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Abu Dhabi, UAEMonday 25 March 2019

Masdar research boils up hot idea for water desalination

Students at the Masdar Institute are working on projects to support the development of the Emirates, including drinking water made from geothermal energy.
Savvina Loutatidou is hoping more research and development on geothermal desalination could reduce costs. Irene García León for The National
Savvina Loutatidou is hoping more research and development on geothermal desalination could reduce costs. Irene García León for The National

Amid the UAE’s celebration of Innovation Week, which kicks off Sunday, students at the Masdar Institute are working on projects to support the development of the Emirates, including drinking water made from geothermal energy.

However, using this resource as a desalination method, or removing salt from water to make it potable, is under-explored. Savvina Loutatidou, 26, from Greece is trying to change that. “Solar desalination will be implemented in the UAE, but I … thought it would be interesting to know about other [methods],” said the researchr and PhD candidate at the Masdar Institute.

The consumption of desalinated water in Abu Dhabi has nearly doubled over the past decade to 1.126 billion cubic metres from 667 million cubic metres, according to Statistics Centre Abu Dhabi. Yet the price associated with desalination is often high because it is an energy intensive project.

And the geothermal resources present in the UAE is of the low temperature kind – up to 150°C compared with up to 300°C for high “enthalpy”, or temperature, resources – which means it would not be viable for power generation but more suited for direct applications such as cooling and desalination. However, geothermal in the UAE is not yet proven to be cost competitive for desalination even though there are potentially huge fuel savings compared with conventional methods. “If we can get the cost down enough to compete with other sources, then maybe it could be possible,” said Ms Loutatidou.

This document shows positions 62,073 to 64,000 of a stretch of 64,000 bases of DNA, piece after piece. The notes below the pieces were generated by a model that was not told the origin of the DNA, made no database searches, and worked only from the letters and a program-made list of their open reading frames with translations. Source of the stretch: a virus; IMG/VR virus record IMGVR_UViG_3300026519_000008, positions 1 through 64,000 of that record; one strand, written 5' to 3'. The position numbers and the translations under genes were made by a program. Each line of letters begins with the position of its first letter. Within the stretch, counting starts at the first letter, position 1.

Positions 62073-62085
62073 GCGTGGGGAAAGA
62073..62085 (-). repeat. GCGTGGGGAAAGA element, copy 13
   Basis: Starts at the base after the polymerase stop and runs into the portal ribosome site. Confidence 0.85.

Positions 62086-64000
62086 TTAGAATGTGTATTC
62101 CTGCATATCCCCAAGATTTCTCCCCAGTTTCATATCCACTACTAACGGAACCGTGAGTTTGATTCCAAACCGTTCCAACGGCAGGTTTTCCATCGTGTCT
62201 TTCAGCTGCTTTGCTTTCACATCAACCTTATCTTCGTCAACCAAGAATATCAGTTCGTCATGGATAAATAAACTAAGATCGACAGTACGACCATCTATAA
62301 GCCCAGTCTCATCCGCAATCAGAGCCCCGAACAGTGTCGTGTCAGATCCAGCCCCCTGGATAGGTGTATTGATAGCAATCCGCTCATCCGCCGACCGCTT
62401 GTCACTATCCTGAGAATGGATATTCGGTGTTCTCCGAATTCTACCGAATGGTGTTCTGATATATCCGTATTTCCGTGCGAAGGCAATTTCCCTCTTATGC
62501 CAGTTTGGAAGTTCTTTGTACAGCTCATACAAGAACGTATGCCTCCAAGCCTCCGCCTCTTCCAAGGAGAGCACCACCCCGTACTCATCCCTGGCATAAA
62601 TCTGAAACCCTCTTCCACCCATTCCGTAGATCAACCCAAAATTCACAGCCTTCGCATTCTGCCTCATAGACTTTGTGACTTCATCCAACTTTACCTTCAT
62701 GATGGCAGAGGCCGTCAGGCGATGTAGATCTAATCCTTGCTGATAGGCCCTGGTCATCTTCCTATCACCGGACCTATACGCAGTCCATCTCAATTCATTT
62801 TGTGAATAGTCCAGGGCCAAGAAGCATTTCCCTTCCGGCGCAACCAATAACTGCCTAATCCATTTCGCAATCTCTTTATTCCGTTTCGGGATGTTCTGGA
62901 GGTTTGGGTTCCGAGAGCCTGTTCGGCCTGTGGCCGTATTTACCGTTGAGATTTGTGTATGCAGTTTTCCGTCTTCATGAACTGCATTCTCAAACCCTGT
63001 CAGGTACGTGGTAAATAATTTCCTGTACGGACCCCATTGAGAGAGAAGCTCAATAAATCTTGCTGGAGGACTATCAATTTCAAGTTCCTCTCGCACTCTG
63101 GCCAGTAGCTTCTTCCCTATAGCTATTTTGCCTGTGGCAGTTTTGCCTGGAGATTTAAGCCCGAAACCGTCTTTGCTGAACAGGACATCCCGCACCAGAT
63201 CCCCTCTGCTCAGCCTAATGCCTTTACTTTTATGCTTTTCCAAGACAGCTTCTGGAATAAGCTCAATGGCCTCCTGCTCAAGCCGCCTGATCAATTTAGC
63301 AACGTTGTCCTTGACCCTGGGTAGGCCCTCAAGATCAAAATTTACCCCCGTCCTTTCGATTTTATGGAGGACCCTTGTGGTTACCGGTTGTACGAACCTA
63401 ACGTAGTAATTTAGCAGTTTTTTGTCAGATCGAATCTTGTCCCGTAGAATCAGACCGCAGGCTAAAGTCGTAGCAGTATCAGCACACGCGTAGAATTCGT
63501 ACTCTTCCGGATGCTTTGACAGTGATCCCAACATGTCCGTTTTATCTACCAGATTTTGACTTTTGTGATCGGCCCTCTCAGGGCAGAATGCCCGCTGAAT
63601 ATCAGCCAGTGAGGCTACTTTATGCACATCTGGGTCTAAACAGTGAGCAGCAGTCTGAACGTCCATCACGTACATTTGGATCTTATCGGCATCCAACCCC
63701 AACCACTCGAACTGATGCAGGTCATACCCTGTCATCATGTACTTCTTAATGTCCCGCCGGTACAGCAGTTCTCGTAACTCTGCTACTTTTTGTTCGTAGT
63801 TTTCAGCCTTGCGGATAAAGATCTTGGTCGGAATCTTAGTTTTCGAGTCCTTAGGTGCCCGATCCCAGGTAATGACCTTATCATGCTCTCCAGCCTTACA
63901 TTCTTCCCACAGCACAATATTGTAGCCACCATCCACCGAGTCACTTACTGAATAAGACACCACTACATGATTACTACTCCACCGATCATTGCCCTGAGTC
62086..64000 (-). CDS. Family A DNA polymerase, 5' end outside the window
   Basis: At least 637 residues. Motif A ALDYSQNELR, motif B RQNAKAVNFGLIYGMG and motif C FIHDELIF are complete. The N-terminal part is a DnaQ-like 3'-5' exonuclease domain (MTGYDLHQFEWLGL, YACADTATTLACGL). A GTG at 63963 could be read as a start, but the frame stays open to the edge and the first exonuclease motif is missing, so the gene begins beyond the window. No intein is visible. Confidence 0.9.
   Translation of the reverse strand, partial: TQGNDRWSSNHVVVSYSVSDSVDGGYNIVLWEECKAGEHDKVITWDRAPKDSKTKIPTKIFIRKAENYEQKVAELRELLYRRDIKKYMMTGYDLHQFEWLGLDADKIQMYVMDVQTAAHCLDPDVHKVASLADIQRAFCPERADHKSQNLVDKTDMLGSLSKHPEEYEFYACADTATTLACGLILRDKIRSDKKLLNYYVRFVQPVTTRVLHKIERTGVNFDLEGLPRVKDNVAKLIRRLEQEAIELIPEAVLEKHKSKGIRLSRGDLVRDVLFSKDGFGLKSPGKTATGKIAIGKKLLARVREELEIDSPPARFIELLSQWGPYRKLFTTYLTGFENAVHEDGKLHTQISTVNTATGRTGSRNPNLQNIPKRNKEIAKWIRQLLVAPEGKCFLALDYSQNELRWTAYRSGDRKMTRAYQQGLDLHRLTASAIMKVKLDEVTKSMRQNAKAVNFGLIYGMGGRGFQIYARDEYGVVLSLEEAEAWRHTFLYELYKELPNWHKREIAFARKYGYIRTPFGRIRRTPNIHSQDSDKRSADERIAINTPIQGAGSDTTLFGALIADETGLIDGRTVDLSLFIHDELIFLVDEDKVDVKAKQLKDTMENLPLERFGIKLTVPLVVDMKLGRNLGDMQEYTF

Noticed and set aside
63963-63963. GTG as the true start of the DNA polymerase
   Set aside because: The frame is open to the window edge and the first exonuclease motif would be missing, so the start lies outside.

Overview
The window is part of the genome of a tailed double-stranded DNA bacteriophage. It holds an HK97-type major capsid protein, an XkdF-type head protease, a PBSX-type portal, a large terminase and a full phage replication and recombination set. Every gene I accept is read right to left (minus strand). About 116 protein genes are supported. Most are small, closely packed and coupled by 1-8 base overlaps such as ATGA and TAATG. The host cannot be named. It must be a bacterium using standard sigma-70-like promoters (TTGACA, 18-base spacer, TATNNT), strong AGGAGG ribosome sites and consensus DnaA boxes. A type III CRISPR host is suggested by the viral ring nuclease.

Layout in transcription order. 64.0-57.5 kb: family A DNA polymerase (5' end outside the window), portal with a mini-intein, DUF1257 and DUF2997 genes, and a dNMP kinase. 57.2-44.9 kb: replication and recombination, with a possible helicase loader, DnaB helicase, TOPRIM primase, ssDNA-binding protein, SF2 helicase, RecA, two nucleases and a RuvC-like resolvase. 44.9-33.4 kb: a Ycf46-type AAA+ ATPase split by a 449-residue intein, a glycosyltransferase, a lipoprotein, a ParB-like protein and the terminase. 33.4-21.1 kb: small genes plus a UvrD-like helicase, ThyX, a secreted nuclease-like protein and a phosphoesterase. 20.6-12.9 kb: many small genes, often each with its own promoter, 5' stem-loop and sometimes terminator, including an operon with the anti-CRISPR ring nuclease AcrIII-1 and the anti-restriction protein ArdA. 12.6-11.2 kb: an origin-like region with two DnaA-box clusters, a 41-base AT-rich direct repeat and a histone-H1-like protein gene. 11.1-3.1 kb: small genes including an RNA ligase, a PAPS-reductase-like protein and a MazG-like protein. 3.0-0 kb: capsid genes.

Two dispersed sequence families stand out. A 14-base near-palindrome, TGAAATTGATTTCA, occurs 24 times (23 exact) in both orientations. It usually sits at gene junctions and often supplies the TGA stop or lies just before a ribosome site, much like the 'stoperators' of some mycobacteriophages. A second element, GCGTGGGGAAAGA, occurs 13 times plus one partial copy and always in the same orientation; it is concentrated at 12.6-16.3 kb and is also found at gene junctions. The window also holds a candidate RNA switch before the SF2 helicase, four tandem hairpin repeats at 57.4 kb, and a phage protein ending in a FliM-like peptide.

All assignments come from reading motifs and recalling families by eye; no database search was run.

So far, her research has shown that in the UAE geothermal desalination with low-level temperatures will cost approximately US$2.50 per cubic metre.

Ms Loutatidou is hoping that with more research and development costs can fall. Currently the price for thermal desalination can run from $0.67 to nearly $1.50, according to Saudi Arabia’s King Abdulaziz City for Science and Technology.

“It may not be applicable in the UAE now, but maybe in the future,” said Ms Loutatidou. “I think innovation is … about identifying needs for now and for the future.”

NOVEMBER 22 EVENTS

Launch of UAE Energy Outlook

Masdar City: Launch of The Catalyst, the Middle East’s first start-up accelerator focused on sustainability

Dubai Media City announces in5 Media Incubator

in5 Prototype innovative business models using disruptive tools. At Internet City

in5 SME Friendly Business tools to help you manage, grow and scale your business. At Internet City

In5 Why some businesses fail and what you can do about it – now. At Internet City

Securities & Commodities Authority holds an Innovation Open Day

The Abu Dhabi Technology Development Committee opens its Innovator Space

Future Intelligence – Innovations In Banking with Emirates NBD

The launch of the Hospitality Innovation Lab, TBC

Official Launch of the Government Communication Team

Introductory presentation of the innovation seminar delivered by Major-General Abdul Quddus Al Obaidli, commander in chief assistant of quality and excellence affairs at the Chamber of Commerce

Real Estate Licensing and Registration system, MYCYCD

Announcing the Permenant Innovation Committee

Amlak’s Innovation Week

Ministry of Economy, Exhibition featuring Registered Innovators and Inventors in the UAE

Crescent Enterprises, Arab Social Entrepreneurship Programme (ASEP), TBC

Dubai Statistics Center, Government’s Vision about Creativity & Innovation

DP World Innovation week

Ministry of Finance, The Launch of an Innovation Initiative

For more information visit: www.uaeinnovates.gov.ae/events

lgraves@thenational.ae

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Updated: November 21, 2015 04:00 AM

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